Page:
Kidneys are the filters of our body. Every day, they process about 200 quarts of blood, and separate out about 2 quarts of waste products and extra water from it. When the kidneys stop functioning properly, these waste products and extra water begin to circulate in the body. Patients in end stage renal failure, are kept alive by dialysis. Before taking a look at the side effects of kidney dialysis, let's first know about kidney dialysis.

What is Kidney Dialysis?

Dialysis is a procedure that is recommended for people affected by kidney failure. The two commonly forms of dialysis are hemodialysis and peritoneal dialysis. In hemodialysis, the process of cleansing of the blood is done by a special filter called a dialyzer. During this kidney dialysis process, the blood is routed through tubes into the dialyzer, which sifts out wastes, extra salt, and extra water. The clean blood is returned to the body through another set of tubes. The other technique called peritoneal dialysis, involves the use of body's own tissue cells within the abdominal cavity to filter the blood. A special fluid is inserted into the abdominal cavity via a plastic tube called a catheter. The fluid moves around the intestines, and the intestinal walls act as a filter between this fluid and the bloodstream. This fluid helps in the removal of waste products and excess water from the body.

Side Effects of Dialysis

Like most medical treatments, along with all the undisputed benefits come the possible side effects. Both the dialysis treatments produce side effects that differ from patient to patient.

Side Effects of Hemodialysis

During dialysis, when too much fluid is removed from the blood, it results in low blood pressure. It can also cause muscle cramps in some patients. A common complaint of hemodialysis patients is itchy skin. A possible cause of this discomfort is the high phosphorus level, often a result of dialysis. Infection is a cause of concern in hemodialysis, as well as peritoneal dialysis. Great care needs to be taken to prevent the access point from becoming infected or inflamed. The site can become irritated from pressure placed on it due to a bad sleeping position, or clothing that can cause abrasion. The area must be kept clean to prevent blood clots that can hinder treatment.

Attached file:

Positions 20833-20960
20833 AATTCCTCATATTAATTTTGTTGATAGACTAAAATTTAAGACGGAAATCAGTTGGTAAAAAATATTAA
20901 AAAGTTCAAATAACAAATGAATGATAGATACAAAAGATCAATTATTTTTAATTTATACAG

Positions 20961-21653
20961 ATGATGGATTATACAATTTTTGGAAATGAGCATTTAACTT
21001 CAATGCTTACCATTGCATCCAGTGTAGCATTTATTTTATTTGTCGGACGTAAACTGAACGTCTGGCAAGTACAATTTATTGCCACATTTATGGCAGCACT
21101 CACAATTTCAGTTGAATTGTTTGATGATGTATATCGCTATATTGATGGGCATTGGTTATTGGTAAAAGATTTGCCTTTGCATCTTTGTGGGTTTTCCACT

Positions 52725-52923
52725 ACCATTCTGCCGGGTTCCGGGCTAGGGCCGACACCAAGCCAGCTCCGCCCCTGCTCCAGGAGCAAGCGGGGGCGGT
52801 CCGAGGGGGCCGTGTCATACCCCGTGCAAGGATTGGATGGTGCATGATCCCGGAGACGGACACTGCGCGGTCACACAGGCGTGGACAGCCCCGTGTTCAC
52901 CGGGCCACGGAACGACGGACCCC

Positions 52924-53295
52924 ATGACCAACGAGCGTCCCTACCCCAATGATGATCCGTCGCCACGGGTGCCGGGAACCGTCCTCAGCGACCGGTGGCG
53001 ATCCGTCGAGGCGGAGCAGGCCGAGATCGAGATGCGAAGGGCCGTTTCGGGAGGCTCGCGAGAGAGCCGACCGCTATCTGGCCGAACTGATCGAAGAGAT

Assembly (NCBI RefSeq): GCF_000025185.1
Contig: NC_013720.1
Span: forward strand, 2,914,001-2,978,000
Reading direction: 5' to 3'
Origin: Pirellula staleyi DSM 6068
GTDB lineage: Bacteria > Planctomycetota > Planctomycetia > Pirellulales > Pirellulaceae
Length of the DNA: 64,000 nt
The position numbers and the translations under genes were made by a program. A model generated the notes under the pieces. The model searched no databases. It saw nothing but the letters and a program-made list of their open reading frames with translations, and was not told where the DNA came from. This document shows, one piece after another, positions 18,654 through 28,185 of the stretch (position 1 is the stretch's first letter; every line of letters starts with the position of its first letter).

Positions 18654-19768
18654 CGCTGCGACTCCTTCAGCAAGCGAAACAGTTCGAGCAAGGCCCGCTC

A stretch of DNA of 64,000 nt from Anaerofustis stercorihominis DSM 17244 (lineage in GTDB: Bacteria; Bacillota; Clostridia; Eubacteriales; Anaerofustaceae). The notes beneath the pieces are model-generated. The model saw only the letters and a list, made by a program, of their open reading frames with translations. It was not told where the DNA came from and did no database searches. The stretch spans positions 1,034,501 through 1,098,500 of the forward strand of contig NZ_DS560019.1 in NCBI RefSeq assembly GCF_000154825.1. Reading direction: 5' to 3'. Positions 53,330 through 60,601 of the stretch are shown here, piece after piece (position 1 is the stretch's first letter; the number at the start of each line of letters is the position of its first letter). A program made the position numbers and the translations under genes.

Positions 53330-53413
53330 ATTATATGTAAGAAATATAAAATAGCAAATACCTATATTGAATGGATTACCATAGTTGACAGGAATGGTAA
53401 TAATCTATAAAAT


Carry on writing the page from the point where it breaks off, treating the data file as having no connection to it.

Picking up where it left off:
Side Effects of Peritoneal Dialysis

Infection: A person undergoing dialysis is at risk of skin infection. Great care must be taken during the process of filling, dwelling, and draining dialysis solution to lower this risk. Also, where there is frequent handling of the catheter, risk of infection is higher. The most common type of infection is peritonitis, where the peritoneum (where the catheter is placed in the abdomen) gets infected. Another common problem is the development of skin infections around the catheter insertion site.

Hernia: In peritoneal dialysis, the insertion of the catheter weakens the muscles of the abdominal wall. Pressure produced by the dialysis solution pushing against the already weakened muscles can lead to a tear, and in this way result in a hernia.

Nutritional Deficiency: Some peritoneal dialysis patients find it difficult to eat, as the dialysis solution in their stomach area makes them feel full. Lesser food intake often translates into poor nutrition, which can be detrimental to a patient's health. On the other hand, some patients gain weight as the outcome of the treatment. This happens, when their bodies absorb the sugar in the dialysis solution.

In some cases, patients may experience sexual problems like loss of sexual desire. Women might experience vaginal dryness, whereas men could become prone to erectile dysfunction.

The possibility of the patient developing side effects often depends on how the kidney dialysis is performed. For example, if proper care and hygiene is not maintained, a patient can contract an infection. As a patient, if you face any of these or other side effects of kidney dialysis, it is imperative to inform your doctor about it. The good news is that there are solutions and preventive measures to tackle most of the side effects.

Disclaimer: The information provided in this article is solely for educating the reader. It is not intended to be a substitute for the advice of a medical expert.